What makes a great travel writer is not the distance he or she covers, or the variety of mysterious and glamorous locations visited, but the quality of the pauses taken along the way. Pauses for thought, pauses to look past what is on show and, most of all, pauses to remember – with due humility – what a privilege it is to travel at all. So when Barry Lopez pauses, on a journey in some faraway, exotic-seeming place, to remark that his chief duty is to ‘carry some of this home’ and to understand that ‘what you’ve found are not your things, but our things’, he is recalling the time-honoured obligation of those who go on journeys, whether for adventure, trade or research, to bring news of the wider world to ‘people who are not able to travel to Lake Clifton’. Once, any itinerant craftsman or trader who went from village to village plying his skills was a source of news, someone whose tidings enriched the communities he touched – and this is what Lopez has done for decades, renewing our sense of the entire planet (and not just our own small circle of friends, cares and obligations) as home.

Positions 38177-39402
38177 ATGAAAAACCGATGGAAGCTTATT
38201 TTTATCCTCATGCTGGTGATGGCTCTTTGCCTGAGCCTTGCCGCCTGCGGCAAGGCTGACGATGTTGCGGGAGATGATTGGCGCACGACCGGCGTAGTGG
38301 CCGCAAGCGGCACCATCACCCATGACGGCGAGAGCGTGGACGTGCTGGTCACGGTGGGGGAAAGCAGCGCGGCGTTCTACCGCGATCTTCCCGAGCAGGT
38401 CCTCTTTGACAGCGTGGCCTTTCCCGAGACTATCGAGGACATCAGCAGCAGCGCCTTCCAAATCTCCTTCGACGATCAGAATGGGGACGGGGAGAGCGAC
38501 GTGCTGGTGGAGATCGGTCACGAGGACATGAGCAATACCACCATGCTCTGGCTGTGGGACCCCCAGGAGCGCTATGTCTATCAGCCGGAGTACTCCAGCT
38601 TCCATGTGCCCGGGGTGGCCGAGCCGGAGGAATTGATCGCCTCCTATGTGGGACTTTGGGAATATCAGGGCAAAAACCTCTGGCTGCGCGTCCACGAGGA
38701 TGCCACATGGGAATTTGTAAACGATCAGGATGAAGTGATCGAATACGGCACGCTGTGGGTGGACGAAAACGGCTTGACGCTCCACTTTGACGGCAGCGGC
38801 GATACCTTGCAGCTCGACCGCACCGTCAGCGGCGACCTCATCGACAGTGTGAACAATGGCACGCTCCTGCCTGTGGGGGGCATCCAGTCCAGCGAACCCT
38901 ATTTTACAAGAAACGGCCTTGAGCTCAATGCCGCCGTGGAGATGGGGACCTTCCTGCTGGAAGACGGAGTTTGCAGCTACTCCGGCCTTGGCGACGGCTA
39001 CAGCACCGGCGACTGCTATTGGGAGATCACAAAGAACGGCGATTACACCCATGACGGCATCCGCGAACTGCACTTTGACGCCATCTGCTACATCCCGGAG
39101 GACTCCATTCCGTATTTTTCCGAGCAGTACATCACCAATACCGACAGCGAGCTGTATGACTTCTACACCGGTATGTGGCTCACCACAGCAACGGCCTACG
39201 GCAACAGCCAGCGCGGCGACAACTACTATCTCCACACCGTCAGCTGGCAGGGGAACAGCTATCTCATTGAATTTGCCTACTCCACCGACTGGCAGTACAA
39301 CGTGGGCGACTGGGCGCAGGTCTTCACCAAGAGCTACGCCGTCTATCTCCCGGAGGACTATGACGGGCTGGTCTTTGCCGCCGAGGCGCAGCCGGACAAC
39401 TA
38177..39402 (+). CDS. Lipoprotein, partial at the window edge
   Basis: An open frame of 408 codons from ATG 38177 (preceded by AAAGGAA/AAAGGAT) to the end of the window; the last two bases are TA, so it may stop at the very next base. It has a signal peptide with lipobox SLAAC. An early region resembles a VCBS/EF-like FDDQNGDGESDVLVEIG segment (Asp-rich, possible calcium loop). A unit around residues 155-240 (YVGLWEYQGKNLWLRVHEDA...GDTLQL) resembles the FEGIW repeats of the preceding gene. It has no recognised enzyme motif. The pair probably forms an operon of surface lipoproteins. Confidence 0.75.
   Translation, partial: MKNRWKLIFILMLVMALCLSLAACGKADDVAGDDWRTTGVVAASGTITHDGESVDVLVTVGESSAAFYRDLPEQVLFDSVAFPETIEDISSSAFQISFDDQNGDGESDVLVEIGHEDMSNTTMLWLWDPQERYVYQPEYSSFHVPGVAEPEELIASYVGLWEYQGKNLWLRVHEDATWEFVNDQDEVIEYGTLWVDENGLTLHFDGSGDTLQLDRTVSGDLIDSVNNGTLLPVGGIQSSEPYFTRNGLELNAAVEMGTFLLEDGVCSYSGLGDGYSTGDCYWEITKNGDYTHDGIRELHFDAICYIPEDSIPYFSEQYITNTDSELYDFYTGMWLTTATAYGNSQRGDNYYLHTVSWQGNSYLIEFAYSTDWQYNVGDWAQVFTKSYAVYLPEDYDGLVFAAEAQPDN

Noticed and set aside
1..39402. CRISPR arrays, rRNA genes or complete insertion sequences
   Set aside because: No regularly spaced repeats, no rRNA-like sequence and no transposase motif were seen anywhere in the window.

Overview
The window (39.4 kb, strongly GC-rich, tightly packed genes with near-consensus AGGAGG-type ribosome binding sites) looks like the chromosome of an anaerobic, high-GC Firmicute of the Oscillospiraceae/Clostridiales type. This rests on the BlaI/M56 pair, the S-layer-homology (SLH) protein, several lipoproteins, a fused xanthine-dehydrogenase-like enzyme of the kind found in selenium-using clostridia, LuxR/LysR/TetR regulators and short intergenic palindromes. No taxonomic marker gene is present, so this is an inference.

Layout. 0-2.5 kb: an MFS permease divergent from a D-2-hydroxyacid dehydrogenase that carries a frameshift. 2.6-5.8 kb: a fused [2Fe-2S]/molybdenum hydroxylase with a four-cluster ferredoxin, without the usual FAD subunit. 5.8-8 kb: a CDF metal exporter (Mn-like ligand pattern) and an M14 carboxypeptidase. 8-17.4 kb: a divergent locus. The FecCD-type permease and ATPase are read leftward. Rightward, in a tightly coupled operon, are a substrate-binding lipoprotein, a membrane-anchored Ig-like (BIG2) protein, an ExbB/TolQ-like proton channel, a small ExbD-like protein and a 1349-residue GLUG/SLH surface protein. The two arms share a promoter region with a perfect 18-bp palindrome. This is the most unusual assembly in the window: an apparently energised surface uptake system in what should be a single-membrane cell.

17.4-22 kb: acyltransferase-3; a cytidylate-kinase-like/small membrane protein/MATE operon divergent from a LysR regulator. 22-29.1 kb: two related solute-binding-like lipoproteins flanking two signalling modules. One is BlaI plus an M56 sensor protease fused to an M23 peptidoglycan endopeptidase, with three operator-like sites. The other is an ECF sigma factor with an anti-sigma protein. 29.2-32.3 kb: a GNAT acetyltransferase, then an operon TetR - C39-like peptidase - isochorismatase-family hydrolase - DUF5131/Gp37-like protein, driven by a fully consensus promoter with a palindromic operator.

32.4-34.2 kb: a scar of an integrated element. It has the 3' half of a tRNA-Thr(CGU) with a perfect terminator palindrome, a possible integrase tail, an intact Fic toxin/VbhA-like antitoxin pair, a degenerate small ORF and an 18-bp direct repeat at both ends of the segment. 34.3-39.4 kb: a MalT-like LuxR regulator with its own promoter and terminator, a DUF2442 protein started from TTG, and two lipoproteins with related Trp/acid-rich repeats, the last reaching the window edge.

Lopez is probably best known for Of Wolves and Men (1978) and Arctic Dreams (1986), important studies of life in the north, particularly, in which he examines in detail the relationships between humans and other animals in sublime yet harsh environments, but he is also a marvellous writer of fiction,